(Here, I’m indebted to the very excellent tutorial by Justin Sanderco for clarifying the finer points of the guitar parts. Worth checking out. What’s going on here is a lot more worked than what you think, and Jonathan has done his homework in sorting it out.)

So, when we get to the chorus, the guitar rhythm shifts and becomes squarer, more on-beat, the singing does the same, and also switches from shorter notes to long held ones, and the melody moves forward by half a bar. We also have a chorus that’s much more focused around the tonic, the A.  In short, every single melodic, rhythmic and harmonic element changes once we move into the chorus, often doing the reverse of what we find in the verse.

There’s a tendency with this kind of music, more powerful rock or hard rock, to think of the chorus as being, well, loud. Just … loud. The loudest bit in the song. Whatever else is going on, it’s the place where the singer gives it all he/she has, the drummer hammers an open hihat, and the guitarists walk to the front of the stage and go “click”: distortion pedal. Or overdrive, saturation, compression, whatever …. More noise, louder. To some extent, we’re getting that here. The bass joins in, Bon Scott gives us a much more sung melody along with a rugby team of backing vocals, and of course Malcolm comes in as well, doubling up the guitar. So sure, everything is louder.

But, even on acoustic guitar, this chorus still sounds loud. It still crashes in, it still sounds big. It’s still powerful, and still makes everyone in the room want to jump to their feet and join in. And that’s not because it’s noisy, it’s because that bigness and power, that “loudness” is written into the song itself. All these changes as we move into the chorus, from moving the singing earlier to squaring off the rhythm to shifting the harmonic focus to the tonic etc. etc., they all contribute to this feeling of “yeah”, they all make the chorus more solid, bigger, and more powerful. Though the point here is not so much that the chorus is powerful in itself, but that it’s more powerful than the verse. Structure is about relationships, what happens as you go from one section to another as you move through the song, and if we want power, we need those relationships to be powerful. The kind of decisions that AC/DC make here in terms of the material and how it’s placed and treated, all give us that result.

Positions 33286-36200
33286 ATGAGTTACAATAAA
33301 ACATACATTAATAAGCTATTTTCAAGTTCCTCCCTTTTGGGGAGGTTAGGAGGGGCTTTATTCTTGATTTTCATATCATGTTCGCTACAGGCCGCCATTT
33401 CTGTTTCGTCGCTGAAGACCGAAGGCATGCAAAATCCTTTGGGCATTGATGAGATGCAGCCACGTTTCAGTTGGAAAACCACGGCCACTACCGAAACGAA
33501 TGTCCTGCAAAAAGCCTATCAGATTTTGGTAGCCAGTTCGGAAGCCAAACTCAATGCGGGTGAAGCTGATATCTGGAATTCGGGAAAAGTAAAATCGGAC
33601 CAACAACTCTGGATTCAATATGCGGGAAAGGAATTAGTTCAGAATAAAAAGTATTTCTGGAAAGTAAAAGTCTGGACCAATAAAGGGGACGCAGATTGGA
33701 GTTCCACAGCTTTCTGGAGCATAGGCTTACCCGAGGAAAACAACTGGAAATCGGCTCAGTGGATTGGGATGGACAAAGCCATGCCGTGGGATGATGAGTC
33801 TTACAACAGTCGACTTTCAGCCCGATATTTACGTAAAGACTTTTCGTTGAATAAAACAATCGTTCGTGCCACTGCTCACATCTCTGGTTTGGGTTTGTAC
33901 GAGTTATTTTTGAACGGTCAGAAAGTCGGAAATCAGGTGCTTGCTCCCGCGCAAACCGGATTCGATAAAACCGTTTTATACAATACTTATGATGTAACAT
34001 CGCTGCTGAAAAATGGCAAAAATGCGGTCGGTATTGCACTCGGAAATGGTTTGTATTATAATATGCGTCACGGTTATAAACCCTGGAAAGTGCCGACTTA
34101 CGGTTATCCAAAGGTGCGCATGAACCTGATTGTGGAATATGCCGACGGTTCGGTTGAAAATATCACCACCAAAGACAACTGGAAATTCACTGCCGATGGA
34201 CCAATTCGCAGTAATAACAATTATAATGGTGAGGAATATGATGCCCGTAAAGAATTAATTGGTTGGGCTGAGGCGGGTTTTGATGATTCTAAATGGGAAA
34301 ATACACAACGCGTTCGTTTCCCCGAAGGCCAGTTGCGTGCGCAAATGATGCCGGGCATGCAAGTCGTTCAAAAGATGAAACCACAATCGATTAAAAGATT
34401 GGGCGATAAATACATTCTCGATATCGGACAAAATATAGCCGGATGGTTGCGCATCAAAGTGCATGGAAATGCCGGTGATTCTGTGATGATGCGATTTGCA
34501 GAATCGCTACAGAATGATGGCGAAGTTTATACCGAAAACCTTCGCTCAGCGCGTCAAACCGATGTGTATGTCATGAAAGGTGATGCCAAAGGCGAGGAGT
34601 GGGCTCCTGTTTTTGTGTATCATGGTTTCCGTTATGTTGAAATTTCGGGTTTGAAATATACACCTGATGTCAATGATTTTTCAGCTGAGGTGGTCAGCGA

As an aside, though still on the same theme, there’s a bit of misconception about AC/DC that that wall of sound in the chorus comes from massively cranked guitars. You only have to look at images of them on stage, with all those Marshalls to seemingly have that confirmed. But as Malcolm Young once said, “if I go above 3, that’s loud for me”. We’re a long way from amps that go to 11. It’s all in the song, the composition, and the arrangement.

The rest of Highway to Hell, well, as expected, there’s nothing much more that happens apart from what we have already. At the end of the second chorus, there’s a short interlude around the D and G from the chorus, a kind of breakdown section for 4 bars, before we launch into a guitar solo over the chorus chords, and then we’re into the last chorus and galloping towards the end.

Along my musical journey, I’ve mainly been interested in more, shall we say, “experimental” music. Music for the head, more than music for the body. Bands like The Beatles and Beach Boys, through XTC, Talking Heads, Bowie (of course) to more recent bands like Grandaddy and Radiohead. But as I’ve got older, I’ve gone back to listening to and enjoying more roots music, music like country, but also more straight-ahead rock and roll like this. And in doing so, I’ve come to appreciate that a great song is a great song. And I’ve especially come to appreciate and understand that there’s just as much work in a song like this, as there is in any of the more complex and non-standard songs that have been my staple fare. Highway to Hell only has 3 chords. But with what they do around those 3 chords, AC/DC approach perfection.

© Peter Crosbie 2016. All rights reserved.

There are endless versions of this around the net (Youtube etc.), from more recent live performances with Axel Rose, back to very early live performances on TV etc. It always sounds pretty much exactly the same. And why not?

1979 live performance on German TV, not long after the song was first recorded. Interesting to see the very early use of wireless systems, which allowed Angus to wander around the audience:

 

From the Black Ice Tour (2009), the last tour that featured the 4 original musicians (2 x Young, Rudd, Williams). 30 years of playing the same song together sounds like this (with Brian Johnson instead of Bon Scott on vocals of course):

 

© Peter Crosbie 2016. All rights reserved.

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Peter Crosbie

Musician, Producer, Mix and Recording Engineer